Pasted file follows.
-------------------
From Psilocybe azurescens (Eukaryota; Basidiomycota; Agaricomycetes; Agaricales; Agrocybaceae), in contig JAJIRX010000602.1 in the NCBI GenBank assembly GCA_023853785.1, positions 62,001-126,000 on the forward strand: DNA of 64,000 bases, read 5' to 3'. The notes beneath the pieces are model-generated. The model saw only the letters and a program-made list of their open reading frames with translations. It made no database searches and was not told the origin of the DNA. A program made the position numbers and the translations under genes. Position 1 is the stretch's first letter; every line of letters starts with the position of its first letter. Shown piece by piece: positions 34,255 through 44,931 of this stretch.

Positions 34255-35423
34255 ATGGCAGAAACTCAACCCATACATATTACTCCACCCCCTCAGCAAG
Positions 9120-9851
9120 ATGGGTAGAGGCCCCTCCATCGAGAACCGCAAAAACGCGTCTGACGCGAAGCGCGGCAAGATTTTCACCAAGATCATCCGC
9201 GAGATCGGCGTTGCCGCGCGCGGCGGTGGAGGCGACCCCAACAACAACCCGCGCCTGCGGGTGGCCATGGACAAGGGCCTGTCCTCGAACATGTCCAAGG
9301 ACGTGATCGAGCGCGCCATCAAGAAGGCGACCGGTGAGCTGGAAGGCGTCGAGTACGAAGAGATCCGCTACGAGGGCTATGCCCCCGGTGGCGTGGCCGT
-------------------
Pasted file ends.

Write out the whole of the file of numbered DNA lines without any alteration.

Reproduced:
From Psilocybe azurescens (Eukaryota; Basidiomycota; Agaricomycetes; Agaricales; Agrocybaceae), in contig JAJIRX010000602.1 in the NCBI GenBank assembly GCA_023853785.1, positions 62,001-126,000 on the forward strand: DNA of 64,000 bases, read 5' to 3'. The notes beneath the pieces are model-generated. The model saw only the letters and a program-made list of their open reading frames with translations. It made no database searches and was not told the origin of the DNA. A program made the position numbers and the translations under genes. Position 1 is the stretch's first letter; every line of letters starts with the position of its first letter. Shown piece by piece: positions 34,255 through 44,931 of this stretch.

Positions 34255-35423
34255 ATGGCAGAAACTCAACCCATACATATTACTCCACCCCCTCAGCAAG
Positions 9120-9851
9120 ATGGGTAGAGGCCCCTCCATCGAGAACCGCAAAAACGCGTCTGACGCGAAGCGCGGCAAGATTTTCACCAAGATCATCCGC
9201 GAGATCGGCGTTGCCGCGCGCGGCGGTGGAGGCGACCCCAACAACAACCCGCGCCTGCGGGTGGCCATGGACAAGGGCCTGTCCTCGAACATGTCCAAGG
9301 ACGTGATCGAGCGCGCCATCAAGAAGGCGACCGGTGAGCTGGAAGGCGTCGAGTACGAAGAGATCCGCTACGAGGGCTATGCCCCCGGTGGCGTGGCCGT